Cheshire is described as a "County Palatine" but it is unclear what practical difference this made to its constitution or administration.

On the death of Ranulf "de Blundeville" Earl of Chester in 1232, King Henry III appointed John "le Scot", son of David of Scotland Earl of Huntingdon, as Earl of Chester. After his death in 1237, the earldom remained vacant until King Henry created his son Edward (later King Edward I) Earl of Chester in 1254.

The earldom was held briefly by Simon de Montfort Earl of Leicester in 1265, but after his death at the battle of Evesham 4 Aug 1265 King Henry III annexed the earldom of Chester to the crown.

Since then, the title Earl of Chester has been one of the titles granted to the eldest son of the monarch until the present time.


A. EARL of CHESTER 1070-1071


Brother and sister, parents not known. As noted below, one charter suggests that Gundred´s mother was Mathilde de Flandre, wife of William I King of England, by an earlier husband who is not otherwise recorded, but this information is dubious as discussed further below:


1. GERBOD (-after 22 Feb 1071). William I King of England granted the city of Chester and large areas surrounding it to Gerbod, avoué of the abbey of St Bertin in Flanders, in early 1070, whereby he is considered to have been created Earl [of Chester]. According to Orderic Vitalis, Gerbod was "continually molested by the English and Welsh alike"[10]. He returned to Flanders where he fought and was captured at the battle of Cassel 22 Feb 1071[11].

2. GUNDRED (-Castle Acre, Norfolk 27 May 1085, bur Lewes Priory). Her marriage is recorded by Orderic Vitalis who also specifies that she was Gerbod´s sister[12]. "Willelmus de Warenna…Surreie comes [et] Gundrada uxor mea" founded Lewes Priory as a cell of Cluny by charter dated 1080[13]. This charter also names "domine mee Matildis regine, matris uxoris mee", specifying that the Queen gave "mansionem quoque Carlentonam nomine" to Gundred. It is presumably on this basis that some secondary works claim, it appears incorrectly, that Gundred was the daughter of William I King of England. Weir asserts that the charter in question "has been proved spurious"[14], although it is not certain what other elements in the text indicate that this is likely to be the case. Assuming the charter is genuine, it is presumably possible that "matris" was intended in the context to indicate a quasi-maternal relationship, such as foster-mother or godmother. The same relationship is referred to in the charter dated to [1080/86] under which William I King of England donated property in Norfolk to Lewes priory, for the souls of “…Gulielmi de Warenna et uxoris suæ Gundfredæ filiæ meæ”[15]. Gundred died in childbirth.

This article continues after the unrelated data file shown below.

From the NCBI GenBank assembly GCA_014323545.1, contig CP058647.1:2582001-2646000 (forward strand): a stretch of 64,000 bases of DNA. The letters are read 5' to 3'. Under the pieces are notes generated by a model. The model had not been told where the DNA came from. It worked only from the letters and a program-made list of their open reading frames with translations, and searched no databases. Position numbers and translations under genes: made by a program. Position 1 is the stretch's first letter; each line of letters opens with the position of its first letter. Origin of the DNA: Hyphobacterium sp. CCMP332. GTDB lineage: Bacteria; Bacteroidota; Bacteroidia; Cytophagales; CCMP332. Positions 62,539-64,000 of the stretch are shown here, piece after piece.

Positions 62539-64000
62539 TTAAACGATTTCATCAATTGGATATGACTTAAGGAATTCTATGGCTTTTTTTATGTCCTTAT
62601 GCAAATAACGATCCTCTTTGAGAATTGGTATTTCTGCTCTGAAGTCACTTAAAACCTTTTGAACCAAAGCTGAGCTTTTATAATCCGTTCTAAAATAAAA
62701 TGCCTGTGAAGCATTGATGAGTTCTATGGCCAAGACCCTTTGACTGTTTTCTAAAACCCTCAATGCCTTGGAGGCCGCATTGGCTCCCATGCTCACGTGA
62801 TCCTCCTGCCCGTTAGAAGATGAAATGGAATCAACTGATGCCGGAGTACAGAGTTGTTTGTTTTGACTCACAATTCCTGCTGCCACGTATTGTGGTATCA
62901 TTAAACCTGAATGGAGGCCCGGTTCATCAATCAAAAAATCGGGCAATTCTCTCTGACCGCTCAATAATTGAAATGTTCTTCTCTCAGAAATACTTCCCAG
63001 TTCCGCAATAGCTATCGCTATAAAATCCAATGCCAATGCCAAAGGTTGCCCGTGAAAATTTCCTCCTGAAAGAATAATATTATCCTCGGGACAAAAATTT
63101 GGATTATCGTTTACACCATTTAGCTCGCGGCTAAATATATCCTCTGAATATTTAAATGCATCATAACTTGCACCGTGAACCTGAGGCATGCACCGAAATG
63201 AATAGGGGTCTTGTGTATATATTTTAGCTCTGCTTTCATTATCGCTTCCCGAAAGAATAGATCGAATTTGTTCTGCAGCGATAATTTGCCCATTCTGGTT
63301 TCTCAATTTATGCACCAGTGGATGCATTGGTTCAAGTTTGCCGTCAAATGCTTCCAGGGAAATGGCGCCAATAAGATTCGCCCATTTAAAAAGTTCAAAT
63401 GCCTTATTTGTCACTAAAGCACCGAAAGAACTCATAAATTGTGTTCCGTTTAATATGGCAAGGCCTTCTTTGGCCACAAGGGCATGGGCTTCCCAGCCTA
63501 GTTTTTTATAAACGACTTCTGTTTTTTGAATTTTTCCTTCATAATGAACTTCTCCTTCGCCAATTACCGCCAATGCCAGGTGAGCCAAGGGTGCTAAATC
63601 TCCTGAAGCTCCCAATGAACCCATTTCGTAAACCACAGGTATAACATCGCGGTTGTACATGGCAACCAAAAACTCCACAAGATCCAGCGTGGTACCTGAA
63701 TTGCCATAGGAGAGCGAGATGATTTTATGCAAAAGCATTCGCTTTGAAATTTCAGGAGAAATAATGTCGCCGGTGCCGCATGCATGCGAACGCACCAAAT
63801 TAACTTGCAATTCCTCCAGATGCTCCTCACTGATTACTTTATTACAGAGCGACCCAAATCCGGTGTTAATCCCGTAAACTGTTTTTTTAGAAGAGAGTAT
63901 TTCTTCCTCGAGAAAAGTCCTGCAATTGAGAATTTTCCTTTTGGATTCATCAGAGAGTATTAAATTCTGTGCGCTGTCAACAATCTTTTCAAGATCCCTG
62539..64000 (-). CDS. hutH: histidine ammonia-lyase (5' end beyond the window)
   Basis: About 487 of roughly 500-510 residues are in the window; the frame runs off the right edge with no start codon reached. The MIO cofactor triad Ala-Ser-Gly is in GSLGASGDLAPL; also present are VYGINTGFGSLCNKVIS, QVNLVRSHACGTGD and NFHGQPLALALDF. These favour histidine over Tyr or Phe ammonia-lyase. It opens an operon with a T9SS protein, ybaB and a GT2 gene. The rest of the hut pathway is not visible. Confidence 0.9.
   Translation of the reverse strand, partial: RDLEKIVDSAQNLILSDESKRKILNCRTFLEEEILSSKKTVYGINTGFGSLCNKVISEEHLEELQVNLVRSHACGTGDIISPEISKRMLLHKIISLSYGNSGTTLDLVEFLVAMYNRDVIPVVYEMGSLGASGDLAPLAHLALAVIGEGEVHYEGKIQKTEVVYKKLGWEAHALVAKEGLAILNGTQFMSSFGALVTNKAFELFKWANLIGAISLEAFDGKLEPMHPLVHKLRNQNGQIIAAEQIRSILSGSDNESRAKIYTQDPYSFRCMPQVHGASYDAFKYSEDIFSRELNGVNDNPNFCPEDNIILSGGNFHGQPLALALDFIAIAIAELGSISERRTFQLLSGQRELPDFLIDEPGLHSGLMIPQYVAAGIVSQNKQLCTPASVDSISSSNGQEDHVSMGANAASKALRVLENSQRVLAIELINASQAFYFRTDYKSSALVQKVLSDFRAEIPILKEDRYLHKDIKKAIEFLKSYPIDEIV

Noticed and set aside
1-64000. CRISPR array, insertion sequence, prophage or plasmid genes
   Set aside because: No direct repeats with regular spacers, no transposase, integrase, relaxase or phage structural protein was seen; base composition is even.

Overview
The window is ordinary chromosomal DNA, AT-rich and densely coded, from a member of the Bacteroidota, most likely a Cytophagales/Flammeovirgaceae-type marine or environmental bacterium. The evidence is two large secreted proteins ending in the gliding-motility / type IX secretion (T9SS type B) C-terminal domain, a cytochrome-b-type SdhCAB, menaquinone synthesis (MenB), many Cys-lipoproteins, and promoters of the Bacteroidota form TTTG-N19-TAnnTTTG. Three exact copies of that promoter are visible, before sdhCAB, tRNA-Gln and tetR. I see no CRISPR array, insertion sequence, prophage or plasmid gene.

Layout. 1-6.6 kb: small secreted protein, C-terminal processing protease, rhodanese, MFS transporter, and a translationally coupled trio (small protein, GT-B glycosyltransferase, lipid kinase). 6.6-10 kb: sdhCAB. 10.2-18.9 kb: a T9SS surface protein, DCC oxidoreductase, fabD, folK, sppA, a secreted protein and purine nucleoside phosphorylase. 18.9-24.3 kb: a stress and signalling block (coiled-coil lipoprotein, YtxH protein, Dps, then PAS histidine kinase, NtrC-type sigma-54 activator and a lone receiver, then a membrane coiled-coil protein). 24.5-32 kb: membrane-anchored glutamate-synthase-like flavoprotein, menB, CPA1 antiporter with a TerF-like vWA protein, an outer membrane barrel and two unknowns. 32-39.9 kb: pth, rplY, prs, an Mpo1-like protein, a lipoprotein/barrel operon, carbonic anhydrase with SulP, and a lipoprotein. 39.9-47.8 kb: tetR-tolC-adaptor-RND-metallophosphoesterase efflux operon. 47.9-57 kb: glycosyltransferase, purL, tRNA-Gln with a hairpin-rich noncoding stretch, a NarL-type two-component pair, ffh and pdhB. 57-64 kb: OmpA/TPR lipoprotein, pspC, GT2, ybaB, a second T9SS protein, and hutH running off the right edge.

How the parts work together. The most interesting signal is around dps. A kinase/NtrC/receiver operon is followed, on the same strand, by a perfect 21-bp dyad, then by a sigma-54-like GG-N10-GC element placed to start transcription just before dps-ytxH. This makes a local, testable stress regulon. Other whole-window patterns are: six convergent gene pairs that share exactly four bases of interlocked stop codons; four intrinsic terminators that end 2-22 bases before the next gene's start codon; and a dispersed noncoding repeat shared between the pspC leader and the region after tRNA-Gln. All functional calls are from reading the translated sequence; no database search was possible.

m (1070) as his first wife, WILLIAM de Warenne, son of RODULF [Raoul] de Warenne & his first wife Beatrix --- (-Lewes 24 Jun 1088, bur Lewes Priory). He was created Earl of Surrey in [late Apr] 1088[16], although he and his immediate successors usually styled themselves "Earl de Warenne".


B. EARLS of CHESTER 1071-1120 (AVRANCHES)


HUGUES d'Avranches "Lupus", son of RICHARD "le Goz" Vicomte d'Avranches & his wife Emma [de Conteville] ([1047]-St Werburg's Abbey, Chester 27 Jul 1101[17]).

  • He is named as son of Richard "le Goz" by Orderic Vitalis[18]. A manuscript relating to St Werburgh´s Chester records that “Hugo Lupus filius ducis Britanniæ et nepos Gulielmi magni ex sorore” transformed the foundation into a monastery[19]. This suggests that the mother of Hugues may have been a uterine sister of King William, and therefore daughter of Herluin de Conteville. However, no indication has been in other primary sources which supports the contention that Hugues was the son of a duke of Brittany. It is assumed therefore that both lines of his parentage have been romanticised in this document to improve his status and reputation.
  • Robert of Torigny's De Immutatione Ordinis Monachorum records that "Hugo vicecomitis Abrincatensis postea…comes Cestrensis" founded "abbatiam Sancti Severi in Constantinensi episcopatu"[20].
  • The Brevis Relatio de Origine Willelmi Conquestoris records that "Hugone postea comite de Cestria" contributed 60 ships towards the invasion of England in 1066[21].
  • Orderic Vitalis records that William I King of England granted Hugues the whole of the county palatine of Chester[22] in 1071, whereby he is considered to have become Earl [of Chester] (as shown below, some primary sources do indicate the territorial attribution although it is unclear whether any of these documents were strictly contemporary). He succeeded his father in [1082] as Vicomte d'Avranches.
  • An undated charter records the grant of pasturage rights "ad castrum Claromontis, Credulii, Gornaci, Lusarchiarum" to Saint-Leu d´Esserant by "Hugo comes Cestrensis" and "Hugo Claromontensis et Margarita uxor eius", later confirmed by "Rainaldus comes" with the consent of "uxore eius Clementia et filiis eius Guidone et Rainaldo"[23]. Florence of Worcester records that, in 1098, he and Hugh de Montgommery Earl of Shrewsbury led troops into Anglesey where they mutilated or massacred many of the inhabitants of the island[24].
  • "…Hugonis comitis…" subscribed a charter dated 14 Sep 1101 under which Henry I King of England donated property to Bath St Peter[25]. He founded the abbeys of Saint-Sever in Normandy and St Werburg in Chester, becoming a monk at the latter four days before he died[26].
  • Orderic Vitalis states that Hugues was "a slave to gluttony, he staggered under a mountain of fat" and was "given over to carnal lusts and had a numerous progeny of sons and daughters by his concubines"[27].
  • The Annales Cambriæ record the death in 1101 of "Hugo comes Crassus urbis Legionum"[28]. A manuscript narrating the descent of Hugh Earl of Chester to Alice Ctss of Lincoln records the death “VI Kal Aug” of “Hugo primus comes Cestriæ”[29].